A Grand Day Out 7: Meeting Frosty

My only friend! Everyone else was watching the rugby!

The drive north up the A470 was like driving through a ski resort. There are score of families out with toboggans and sledges, people skiing and lovely sunshine. This is going to be great.

I'm attempting to fit in all the Welsh Hewitts this year, and today's goals are Fan Frynych and Craig Cerrig-Gleisiad itself. Wales are playing Scotland in the rugby, so I've been left to come alone.

By 1150hrs, I'm locking up the car. I set off up the path from the lay-by into the cwm below Craig Cerrig-Gleisiad.

Visibility is good, and I can see what route I'm going to take. At the head of the path is a sty and then I'm into deeper snow. I'm in the right area for the path, but you wouldn't know it. Someone has broken a trail, so I just follow their steps. Sometimes the snow is knee deep, other times no higher than the top of your boot. The wind is fairly light and it's great to be out.

Sometimes the footprints I'm following don't always take the best line, so I strike out across what would be a bracken field in the spring. As I get higher, so visibility drops and the wind picks up. By the time I've reached the bwlch between today's peaks, I can see no more than a few hundred metres.

A guy walks past carrying his cross country skis. He says it was great skinning up hill, but he's having difficulty skiing down because of the tussocks of grass poking through the snow.

From the head of the pass, visibility drops right down and I start to pace out my distance. From a certain point I need to follow a bearing if I'm to find the trig point in this gloom. When I get there, it's not too difficult at all, and I follow a line of footprints onto my bearing. Although visibility is bad, I'm definitely on a path and definitely going in the right direction. I take a few cold pictures on the summit of Fan Frynich, but I could be anywhere! I certainly can't see the edge of the mountain.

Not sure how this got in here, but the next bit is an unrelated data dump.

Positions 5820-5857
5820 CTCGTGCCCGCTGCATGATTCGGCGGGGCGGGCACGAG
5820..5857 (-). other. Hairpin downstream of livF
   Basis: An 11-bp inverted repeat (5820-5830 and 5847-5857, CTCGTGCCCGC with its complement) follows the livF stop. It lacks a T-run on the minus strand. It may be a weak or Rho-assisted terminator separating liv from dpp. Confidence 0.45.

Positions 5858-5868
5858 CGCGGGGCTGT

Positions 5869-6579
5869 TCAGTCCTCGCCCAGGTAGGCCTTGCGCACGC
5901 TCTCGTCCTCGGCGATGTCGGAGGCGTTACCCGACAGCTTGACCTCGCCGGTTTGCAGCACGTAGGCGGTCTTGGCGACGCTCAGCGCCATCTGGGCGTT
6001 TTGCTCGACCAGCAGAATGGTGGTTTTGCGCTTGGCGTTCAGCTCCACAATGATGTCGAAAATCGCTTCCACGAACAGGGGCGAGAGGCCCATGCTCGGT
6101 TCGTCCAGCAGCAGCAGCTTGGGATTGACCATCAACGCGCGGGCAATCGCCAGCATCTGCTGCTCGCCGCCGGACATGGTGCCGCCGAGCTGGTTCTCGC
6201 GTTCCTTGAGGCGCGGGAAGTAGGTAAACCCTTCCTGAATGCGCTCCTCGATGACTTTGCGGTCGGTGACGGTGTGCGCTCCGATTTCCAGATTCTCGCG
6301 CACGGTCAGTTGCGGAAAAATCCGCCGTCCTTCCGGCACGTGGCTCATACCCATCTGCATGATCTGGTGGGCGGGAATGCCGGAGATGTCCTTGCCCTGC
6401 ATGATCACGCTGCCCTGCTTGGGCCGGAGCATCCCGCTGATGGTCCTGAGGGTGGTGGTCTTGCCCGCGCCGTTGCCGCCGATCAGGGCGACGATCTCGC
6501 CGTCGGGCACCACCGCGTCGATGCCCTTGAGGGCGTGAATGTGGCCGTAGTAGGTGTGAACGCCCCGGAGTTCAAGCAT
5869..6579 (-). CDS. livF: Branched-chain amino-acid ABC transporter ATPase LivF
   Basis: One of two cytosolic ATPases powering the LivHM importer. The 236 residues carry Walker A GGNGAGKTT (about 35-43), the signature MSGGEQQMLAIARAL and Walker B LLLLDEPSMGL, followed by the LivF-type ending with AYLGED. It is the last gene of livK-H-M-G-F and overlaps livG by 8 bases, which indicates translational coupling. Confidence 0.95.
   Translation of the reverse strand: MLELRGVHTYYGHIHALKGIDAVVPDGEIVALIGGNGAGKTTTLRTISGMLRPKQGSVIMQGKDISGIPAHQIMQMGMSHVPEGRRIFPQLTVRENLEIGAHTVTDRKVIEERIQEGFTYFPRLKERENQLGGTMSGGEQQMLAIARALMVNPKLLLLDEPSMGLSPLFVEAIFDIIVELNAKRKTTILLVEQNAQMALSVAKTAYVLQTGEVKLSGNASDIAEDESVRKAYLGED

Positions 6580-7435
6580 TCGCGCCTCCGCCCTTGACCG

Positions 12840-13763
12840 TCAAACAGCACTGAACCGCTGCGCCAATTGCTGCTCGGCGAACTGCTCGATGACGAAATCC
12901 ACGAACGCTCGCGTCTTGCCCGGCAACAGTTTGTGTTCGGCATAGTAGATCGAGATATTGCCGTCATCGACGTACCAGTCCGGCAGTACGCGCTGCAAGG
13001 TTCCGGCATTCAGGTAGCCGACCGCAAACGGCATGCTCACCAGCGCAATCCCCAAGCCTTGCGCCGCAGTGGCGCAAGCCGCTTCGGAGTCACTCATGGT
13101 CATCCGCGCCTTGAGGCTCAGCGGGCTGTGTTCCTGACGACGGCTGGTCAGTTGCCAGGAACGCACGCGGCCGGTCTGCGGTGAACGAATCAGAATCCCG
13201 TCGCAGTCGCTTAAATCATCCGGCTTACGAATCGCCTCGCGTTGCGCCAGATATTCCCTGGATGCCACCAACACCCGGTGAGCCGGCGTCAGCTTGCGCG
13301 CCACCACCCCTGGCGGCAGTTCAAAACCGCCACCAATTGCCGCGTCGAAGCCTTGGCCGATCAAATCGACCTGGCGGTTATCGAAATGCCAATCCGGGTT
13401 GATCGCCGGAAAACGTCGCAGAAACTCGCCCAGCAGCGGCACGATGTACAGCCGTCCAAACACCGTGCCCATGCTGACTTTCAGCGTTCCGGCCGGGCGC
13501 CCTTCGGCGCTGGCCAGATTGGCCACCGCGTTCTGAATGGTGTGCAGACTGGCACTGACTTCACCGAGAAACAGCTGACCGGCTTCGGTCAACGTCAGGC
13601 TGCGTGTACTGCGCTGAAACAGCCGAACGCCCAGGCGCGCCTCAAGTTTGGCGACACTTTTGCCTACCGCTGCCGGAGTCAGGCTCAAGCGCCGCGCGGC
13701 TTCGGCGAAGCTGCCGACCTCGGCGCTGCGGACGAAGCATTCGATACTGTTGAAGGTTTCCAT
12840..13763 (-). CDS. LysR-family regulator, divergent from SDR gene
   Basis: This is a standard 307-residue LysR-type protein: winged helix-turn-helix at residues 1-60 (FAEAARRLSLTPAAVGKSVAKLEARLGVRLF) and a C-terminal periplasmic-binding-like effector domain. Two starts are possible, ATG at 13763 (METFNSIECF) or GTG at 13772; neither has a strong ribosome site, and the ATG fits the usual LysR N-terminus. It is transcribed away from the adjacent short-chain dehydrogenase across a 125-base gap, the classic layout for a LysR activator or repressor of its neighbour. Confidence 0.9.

I follow my back bearing to the bwlch and get stung with ice pellets in my face. I can barely keep my eyes open. This isn't pleasant. From the bwlch I follow the path toward the top of Craig Cerrig-Gleisiad, mindful that the edge is quite close. Rime has formed on a wire fence so that horizontal hollow box shapes stick out from the wire sections. Visibility is still bad and as I near the top I can see that there are little cornices forming.

As I start to drop back down toward the road, it clears and I can see as far as the Storey Arms. My only problem now is what will the ground be like when I reach the steep bit of the descent? If it's really icy, it will be hairy! But, when I get there, not only is it easily passable, there are a few sections where I can bum slide down the powdery steep snow.

It's a quick romp back to the car, but even then, the snow and gloom catch me up so that the drive home is less than easy.

The list of entries so far is below (closing date for entries is Midnight on Monday 9th March):

Click to read individual articles in this series:


A Grand Day Out is another creative competition and a chance to express yourself and share your adventures.


A Grand Day Out, 154 kb
image © Mick Ryan

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